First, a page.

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To Help or Not to Help

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Brianna Fragata

on 14 April 2014

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Transcript of To Help or Not to Help

Relevance/ Recent Applications
• Someone having a seizure does not have risk for a person as intervening when someone is being stabbed
• It needs to be recognized that these studies deal with extremely specific situations where people fail to help
• As the number of people the participants believed were part of the study increased, the percentage who reported the seizure while it was occurring decreased
• For those who eventually helped, the amount of delay increased when more bystanders were present
• Delay
Group 1- less than 1 minute
Group 3- over 3 minutes
• Total number of people who reported the seizure at all in the 4 minute period
Group 1- 100%
Group 2- 85%
Group 3- 60%

• All the participants experienced anxiety and signs of nervousness
• Social influence- when your behavior changes because of the presence of others
• As the number of people in the group increased, the participants felt less individual responsibility
• It was easier for groups 2 and 3 to assume someone else would help
• People also feel less potential guilt/ blame if they do not help with others present
• Evaluation apprehension- failing to help others for fear of embarrassment if the person did not need or want help

To Help or Not to Help

Latane & Darley's Model of Helping
• The people were anxious after hearing someone having a seizure
• To avoid ethical issues a murder like Kitty’s was not reenacted

Bystander intervention in emergencies: Diffusion of responsibility
By: Darley, J.M., & Latane, B.
Background Information
• In New York City in 1964, a young woman Kitty Genovese was attacked and stabbed walking into her apartment
• She yelled for help and one man told the attacker to leave her alone from the window
• The attacker started to leave but then came back and continued to stab her
• 38 people witnessed the attack and only 1 eventually called the police
• One couple assumed someone else had called the police
• The attack lasted 35 minutes and the police came only 2 minutes after they were called

Ethical Issues
Relevance to Class
• Bystander effect: the tendency for any given bystander to be less likely to give aid if other bystanders are present
• Diffusion of responsibility
• Prosocial behavior- behavior that produces positive social consequences
• Bystander intervention- the behavior of helping others in emergencies

Darley and Latane theorized that large amounts of people who witnessed the emergency decreased the willingness of one person to help
Why did no one help Kitty?
Diffusion of responsibility:
as the number of bystanders in an emergency increases, the more people believe that someone else will help so they do not have to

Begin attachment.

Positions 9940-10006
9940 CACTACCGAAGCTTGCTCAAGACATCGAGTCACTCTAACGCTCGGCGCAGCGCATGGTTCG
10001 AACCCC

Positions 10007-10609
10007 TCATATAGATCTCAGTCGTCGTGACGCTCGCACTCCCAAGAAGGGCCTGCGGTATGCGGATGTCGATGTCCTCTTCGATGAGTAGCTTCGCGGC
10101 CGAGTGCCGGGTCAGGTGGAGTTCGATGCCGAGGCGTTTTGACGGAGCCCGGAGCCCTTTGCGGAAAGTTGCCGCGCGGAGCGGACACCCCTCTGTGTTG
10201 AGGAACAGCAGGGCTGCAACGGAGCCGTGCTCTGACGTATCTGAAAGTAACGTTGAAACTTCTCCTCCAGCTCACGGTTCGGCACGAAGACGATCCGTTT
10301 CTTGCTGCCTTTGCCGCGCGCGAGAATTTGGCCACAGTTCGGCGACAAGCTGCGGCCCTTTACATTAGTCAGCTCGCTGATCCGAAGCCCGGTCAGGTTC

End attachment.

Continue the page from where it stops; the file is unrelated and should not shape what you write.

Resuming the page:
Cover Story
• Darley & Latane told students in an intro psychology class at NYU they would be involved in a study of how students adjust to university life in a competitive environment
• They were told to discuss their problems
• They were put in separate rooms and were talking over an intercom

Three Experimental Conditions
• Group 1 was told they were talking to 1 person
• Group 2 was told 2 others were on the intercom
• Group 3 was told 5 others were on the intercom
• The first person who talked mentioned how he had seizures
• In group 1 they then got to speak next
• In the other groups they heard 1 or more other students speak before they did
• Then they heard a recording of someone having a seizure

What was being tested:
• The percentage of participants in each group that helped the student
helping: leaving the cubicle/ notifying the experimenter
• The amount of time the participants waited to respond (they were given 4 minutes)

• Another experiment where the bystanders could speak to each other
• Students were sitting in room when smoke came through the vent
• People still do not take action for fear of being wrong and then being embarrassed
• In the 1st 2 minutes 55% of participants alone reported the smoke
• 12% of the other group did
• After 4 minutes, 75% of the participants alone acted, and no additional participants from the other group

• Experiment about combined personality of shyness and fear of negative evaluation with participants’ willingness to help
• Regardless of their personality, they helped the same amount with bystanders present
• Although those who scored high with shyness and fear of negative evaluation were less likely to help with no bystanders and equally likely or unlikely to help with other bystanders

• Another study including Darley showed that even imagining being in a group made people donate significantly less money to charity
• This shows that people are ready to assume less individual responsibility
Full transcript